“For 120 years cameras have captured almost every aspect of life in the UK on film, but too often these have been inaccessible to all but the most determined researchers. Now, Britain on Film is transforming access to films from the UK’s archives and giving new life to them by making them available, no matter where you live.”
The Screen and Sound Archive of Wales has teamed up with the BFI on the Britain on Film project. Film development officer Iola Baines said:
“There are some incredible pieces of Welsh film, rarely seen until now, which tell us so much about our shared history and our communities. Britain on Film has enabled us to unlock film heritage and to share this compelling footage with the wider public. Now we can all explore the landscapes and streets where we grew up, the communities of a previous generation and cultures and traditions that are now long gone.”
Britain on Film is the result of the BFI National Archive and the UK’s national and regional film archives and rights holders joining forces to bring these films together with a major programme of curation and digitisation that started in 2012 and continues until the end of 2017.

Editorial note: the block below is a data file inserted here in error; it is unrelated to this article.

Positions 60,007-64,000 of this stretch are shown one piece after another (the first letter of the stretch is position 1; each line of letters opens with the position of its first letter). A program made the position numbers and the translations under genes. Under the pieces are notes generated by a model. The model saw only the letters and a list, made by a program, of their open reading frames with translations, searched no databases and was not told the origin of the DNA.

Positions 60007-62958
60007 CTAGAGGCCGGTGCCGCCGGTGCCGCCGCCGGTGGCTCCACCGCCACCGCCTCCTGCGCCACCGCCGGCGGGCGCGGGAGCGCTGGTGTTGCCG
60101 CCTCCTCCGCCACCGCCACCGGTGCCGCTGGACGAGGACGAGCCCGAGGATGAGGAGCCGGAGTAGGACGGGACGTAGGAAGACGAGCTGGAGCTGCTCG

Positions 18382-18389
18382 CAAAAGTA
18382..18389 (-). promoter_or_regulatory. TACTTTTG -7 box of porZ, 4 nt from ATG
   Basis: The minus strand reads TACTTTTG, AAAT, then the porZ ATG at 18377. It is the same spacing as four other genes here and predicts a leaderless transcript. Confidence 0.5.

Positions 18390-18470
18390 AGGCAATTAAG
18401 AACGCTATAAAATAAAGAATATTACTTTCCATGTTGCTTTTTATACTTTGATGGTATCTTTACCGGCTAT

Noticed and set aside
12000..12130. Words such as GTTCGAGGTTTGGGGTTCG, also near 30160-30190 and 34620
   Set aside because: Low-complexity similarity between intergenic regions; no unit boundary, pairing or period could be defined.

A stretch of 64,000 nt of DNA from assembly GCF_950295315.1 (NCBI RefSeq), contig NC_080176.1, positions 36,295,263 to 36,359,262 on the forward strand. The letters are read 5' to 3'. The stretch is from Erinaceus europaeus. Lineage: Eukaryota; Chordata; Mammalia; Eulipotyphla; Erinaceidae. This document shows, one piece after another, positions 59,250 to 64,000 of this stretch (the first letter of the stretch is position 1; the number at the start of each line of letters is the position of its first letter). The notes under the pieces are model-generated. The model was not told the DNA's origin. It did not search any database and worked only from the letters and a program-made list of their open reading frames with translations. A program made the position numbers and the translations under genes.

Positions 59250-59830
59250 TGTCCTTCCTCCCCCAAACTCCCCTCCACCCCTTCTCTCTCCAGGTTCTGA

Film Hub Wales – one of nine Film Hubs around the UK that are part of the BFI Film Audience Network (FAN initiative – is organising a series of Made in Wales screenings to share Britain on Film’s archive shorts to run from November 2015 to January 2016).
Screenings and events will take place at; Chapter, Cardiff; Memo Arts Centre, Barry; Gwyn Hall, Neath Port Talbot; Taliesin Arts Centre, Swansea with more venues to be confirmed.
ABOUT BRITAIN ON FILM AND UNLOCKING FILM HERITAGE
Britain on Film is one of the largest and most complex archival projects ever undertaken and is part of the BFI’s Unlocking Film Heritage programme (2013-17). Unlocking film heritage for everyone in the UK to enjoy is a key strategic priority for the BFI and Britain on Film is the public launch of a vast programme of work, which has been ongoing for over three years. This work has included a sophisticated programme of data capture, cataloguing, copying to archival standards, meticulous preservation of original materials, thorough searching of archives across the country, new state of the art equipment and digital storage facilities and the transfer of films to the BFI’s online video platform, BFI Player.
Unlocking Film Heritage and Britain on Film are thanks to £15million funding from the National Lottery and the additional support of the Esmée Fairbairn Foundation.